By Savicom News
Engagement and Inboxing
In some of our recent blog posts we've discussed the different ways that you can help your messages land in your audience's inbox, as well as what Savicom does to maintain good relationships with ISPs. While these are great things to keep in mind, it's also important to set expectations for your email marketing program based on the criteria Major ISPs use for email engagement. A couple of articles (here and here) have surfaced from last year's Email Evolution Conference. At EEC 2015 there was a panel featuring the big ISPs (Google, Outlook, AOL, and Comcast) where they discussed what it is that affects email deliverability. Here are a few key points:
Perhaps the simplest measure of engagement that ISPs track is your open rate. A high open rate indicates to ISPs that the user wants, or at least is interested in, these messages and will therefore continue placing them in the inbox. Clicks, however, are not a metric that affects your deliverability. This makes sense given that some messages can be informative and may have few links on them. If you have a high open rate but a low click rate this could indicate that you have a good email reputation but not so good on your marketing strategy. You may need to rethink your design and offer strategy to get more people to click through to your site.
Other positive actions that ISPs look at are: whether or not the sending email address has been added to a safe list of recipients (i.e. is a designated trusted address), the message is moved to a folder for personal organization or archiving, and of course marking a message as "Not Spam" when it does land in the Spam folder. These are all actions that indicate to the major ISPs that the recipient cares about these messages and wants to see them in the future. These can easily be taken care of with a Welcome message that reminds users to add the sending address to a safe list, suggests the user move messages they like to a folder for future reference, and asks that the user mark the message as not spam if they received it in their spam folder.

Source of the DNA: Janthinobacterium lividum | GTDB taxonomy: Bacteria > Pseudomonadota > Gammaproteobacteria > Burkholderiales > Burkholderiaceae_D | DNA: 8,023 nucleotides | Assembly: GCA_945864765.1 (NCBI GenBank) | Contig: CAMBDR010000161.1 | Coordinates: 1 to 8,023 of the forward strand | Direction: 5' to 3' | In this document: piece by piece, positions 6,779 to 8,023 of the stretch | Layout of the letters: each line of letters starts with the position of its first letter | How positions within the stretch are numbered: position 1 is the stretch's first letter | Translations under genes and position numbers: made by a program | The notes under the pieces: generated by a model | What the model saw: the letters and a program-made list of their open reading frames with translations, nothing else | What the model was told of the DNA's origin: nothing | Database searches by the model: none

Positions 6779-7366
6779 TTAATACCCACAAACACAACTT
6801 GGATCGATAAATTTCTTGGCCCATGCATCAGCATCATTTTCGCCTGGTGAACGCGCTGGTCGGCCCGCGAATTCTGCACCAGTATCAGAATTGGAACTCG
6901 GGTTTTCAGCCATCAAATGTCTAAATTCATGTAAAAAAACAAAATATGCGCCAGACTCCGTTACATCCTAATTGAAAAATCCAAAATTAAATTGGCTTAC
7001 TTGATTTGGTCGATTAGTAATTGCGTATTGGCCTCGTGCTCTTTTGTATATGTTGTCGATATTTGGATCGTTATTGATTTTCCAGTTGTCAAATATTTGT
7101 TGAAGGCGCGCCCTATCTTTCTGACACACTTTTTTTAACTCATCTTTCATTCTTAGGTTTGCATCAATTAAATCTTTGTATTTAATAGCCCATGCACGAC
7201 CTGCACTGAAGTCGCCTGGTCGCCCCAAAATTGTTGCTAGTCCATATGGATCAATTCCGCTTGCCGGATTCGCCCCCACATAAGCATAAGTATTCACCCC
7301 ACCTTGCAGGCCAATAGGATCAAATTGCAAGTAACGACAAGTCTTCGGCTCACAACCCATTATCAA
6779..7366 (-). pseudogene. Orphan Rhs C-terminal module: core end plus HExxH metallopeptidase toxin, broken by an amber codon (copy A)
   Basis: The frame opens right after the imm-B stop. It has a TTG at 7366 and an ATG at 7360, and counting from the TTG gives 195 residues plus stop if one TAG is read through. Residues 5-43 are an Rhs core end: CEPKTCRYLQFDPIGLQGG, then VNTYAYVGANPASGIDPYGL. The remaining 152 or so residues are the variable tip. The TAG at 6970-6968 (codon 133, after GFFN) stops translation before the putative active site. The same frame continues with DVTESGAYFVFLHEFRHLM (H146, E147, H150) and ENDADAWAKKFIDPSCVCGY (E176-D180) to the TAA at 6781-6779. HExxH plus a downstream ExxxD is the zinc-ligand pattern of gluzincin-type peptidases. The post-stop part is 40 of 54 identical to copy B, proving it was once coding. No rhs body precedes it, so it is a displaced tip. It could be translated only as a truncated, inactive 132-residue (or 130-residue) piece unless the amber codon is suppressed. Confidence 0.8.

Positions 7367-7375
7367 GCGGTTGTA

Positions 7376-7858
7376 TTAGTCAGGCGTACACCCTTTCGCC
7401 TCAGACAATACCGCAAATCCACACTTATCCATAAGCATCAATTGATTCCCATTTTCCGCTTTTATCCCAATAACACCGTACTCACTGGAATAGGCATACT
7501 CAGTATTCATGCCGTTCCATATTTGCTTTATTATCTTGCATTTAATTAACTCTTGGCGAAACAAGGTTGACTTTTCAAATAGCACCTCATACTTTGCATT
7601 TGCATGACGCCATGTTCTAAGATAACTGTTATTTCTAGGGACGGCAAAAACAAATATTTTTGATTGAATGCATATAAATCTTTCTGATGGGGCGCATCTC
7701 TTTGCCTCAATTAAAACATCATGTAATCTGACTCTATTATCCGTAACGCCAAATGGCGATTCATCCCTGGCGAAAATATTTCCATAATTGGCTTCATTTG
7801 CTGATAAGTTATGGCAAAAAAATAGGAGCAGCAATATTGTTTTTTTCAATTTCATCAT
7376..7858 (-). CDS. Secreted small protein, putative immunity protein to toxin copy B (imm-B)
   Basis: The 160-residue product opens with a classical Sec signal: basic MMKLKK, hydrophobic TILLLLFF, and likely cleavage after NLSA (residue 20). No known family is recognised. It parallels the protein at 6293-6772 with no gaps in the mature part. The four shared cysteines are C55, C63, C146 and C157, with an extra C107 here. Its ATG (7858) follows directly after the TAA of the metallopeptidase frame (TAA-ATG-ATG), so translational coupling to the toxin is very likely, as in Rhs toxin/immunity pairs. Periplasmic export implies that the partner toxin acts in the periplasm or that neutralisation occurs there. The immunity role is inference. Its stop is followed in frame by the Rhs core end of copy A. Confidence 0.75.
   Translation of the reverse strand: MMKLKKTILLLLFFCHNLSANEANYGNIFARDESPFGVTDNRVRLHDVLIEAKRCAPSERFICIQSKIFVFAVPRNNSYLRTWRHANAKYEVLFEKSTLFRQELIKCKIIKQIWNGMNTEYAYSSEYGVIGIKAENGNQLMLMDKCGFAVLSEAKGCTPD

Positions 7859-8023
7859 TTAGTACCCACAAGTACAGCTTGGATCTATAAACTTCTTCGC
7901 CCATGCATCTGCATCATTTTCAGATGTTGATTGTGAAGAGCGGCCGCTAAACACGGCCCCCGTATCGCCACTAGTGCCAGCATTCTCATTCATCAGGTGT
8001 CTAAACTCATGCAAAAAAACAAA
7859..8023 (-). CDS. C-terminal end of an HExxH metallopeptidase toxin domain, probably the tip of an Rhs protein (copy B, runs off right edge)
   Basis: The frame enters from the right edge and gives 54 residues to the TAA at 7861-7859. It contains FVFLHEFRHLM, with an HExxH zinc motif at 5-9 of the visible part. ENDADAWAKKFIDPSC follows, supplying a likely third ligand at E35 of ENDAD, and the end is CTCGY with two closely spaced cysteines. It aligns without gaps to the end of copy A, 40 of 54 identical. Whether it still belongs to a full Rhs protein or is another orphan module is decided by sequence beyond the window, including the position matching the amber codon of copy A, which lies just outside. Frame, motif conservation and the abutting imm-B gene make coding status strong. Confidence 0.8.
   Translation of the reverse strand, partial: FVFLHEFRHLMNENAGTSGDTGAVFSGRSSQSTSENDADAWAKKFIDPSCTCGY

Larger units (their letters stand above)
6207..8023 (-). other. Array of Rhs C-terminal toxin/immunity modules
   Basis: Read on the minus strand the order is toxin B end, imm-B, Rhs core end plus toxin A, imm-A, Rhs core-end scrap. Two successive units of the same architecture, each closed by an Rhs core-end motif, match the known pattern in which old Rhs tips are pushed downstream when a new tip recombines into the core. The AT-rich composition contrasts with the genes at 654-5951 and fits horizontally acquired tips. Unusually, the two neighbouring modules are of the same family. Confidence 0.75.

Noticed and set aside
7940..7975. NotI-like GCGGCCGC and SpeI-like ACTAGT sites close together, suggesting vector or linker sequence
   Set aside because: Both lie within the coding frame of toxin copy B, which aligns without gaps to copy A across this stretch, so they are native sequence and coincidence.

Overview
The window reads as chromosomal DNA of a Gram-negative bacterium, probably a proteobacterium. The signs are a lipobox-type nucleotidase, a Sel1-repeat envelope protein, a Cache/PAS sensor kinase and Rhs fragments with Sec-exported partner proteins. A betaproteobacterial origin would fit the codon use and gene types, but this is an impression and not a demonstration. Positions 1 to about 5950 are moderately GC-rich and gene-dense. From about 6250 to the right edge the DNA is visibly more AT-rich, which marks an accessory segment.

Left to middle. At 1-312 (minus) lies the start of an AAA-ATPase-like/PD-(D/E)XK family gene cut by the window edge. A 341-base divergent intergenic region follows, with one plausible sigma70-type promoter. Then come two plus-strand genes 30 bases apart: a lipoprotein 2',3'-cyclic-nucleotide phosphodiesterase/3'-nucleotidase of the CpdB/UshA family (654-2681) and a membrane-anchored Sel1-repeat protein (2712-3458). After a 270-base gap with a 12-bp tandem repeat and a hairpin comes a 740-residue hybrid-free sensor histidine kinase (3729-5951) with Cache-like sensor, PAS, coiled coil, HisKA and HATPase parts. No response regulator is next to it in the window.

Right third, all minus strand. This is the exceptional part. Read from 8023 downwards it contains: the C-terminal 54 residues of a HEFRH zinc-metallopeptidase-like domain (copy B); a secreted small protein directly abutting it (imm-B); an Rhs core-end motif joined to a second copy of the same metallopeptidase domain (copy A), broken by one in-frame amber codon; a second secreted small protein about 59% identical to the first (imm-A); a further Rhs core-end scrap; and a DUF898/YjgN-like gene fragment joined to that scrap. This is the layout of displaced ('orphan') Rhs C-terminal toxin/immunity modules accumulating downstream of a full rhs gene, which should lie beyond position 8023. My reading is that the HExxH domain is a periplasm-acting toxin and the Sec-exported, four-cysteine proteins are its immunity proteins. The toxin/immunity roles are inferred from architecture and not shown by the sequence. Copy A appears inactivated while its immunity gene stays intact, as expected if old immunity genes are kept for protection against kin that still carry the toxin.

Perhaps the most obvious negative action a user can take on your messages is to mark or move it the Spam folder. Another action that may not be as obvious is if the user deletes the message without opening. A couple of these and the messages will start placing in the Spam folder rather than the inbox. Check out our recent blog post regarding Pre-header Text on how you can use it to get some of your message across prior to the user opening the email.
It's important to realize that not everyone will be reading your messages all the time, and not everyone will want to see your messages even if they signed up to a related newsletter or website. Set up a proper opt-in process that sets expectations for the user of the frequency and content of the messages they'll be receiving, and make it easy for them to opt-out as well. It's better to have a user unsubscribe from your messages (and hopefully provide feedback on an opt-out landing page) without marking you as a Spammer. You'll also want to avoid purchased lists as these can generate high amounts of Spam complaints that could hurt future deliverability.
It's also important to remember that Inbox placement is mostly personalized. Some users on the same mailing list will constantly receive messages in their inbox, while others will see them in Spam. Past behavior will dictate where a message lands in the future, which is why Welcome messages and setting expectations are so important. If you notice your open rates drop, take a look at which addresses have previously not opened vs. those that recently stopped opening. Did anything change in your messaging content, frequency, or design since the trend started? Overall it doesn't hurt to keep sending to long term non-opening addresses, however you'll want to change up your email strategy so that they end up re-engaging with emails in a positive manner rather than hitting the spam button.
Please contact firstname.lastname@example.org if you need any assistance in implementing any of the above recommendations or simply want to bounce your own ideas off our dedicated team of Delivery Assurance personnel.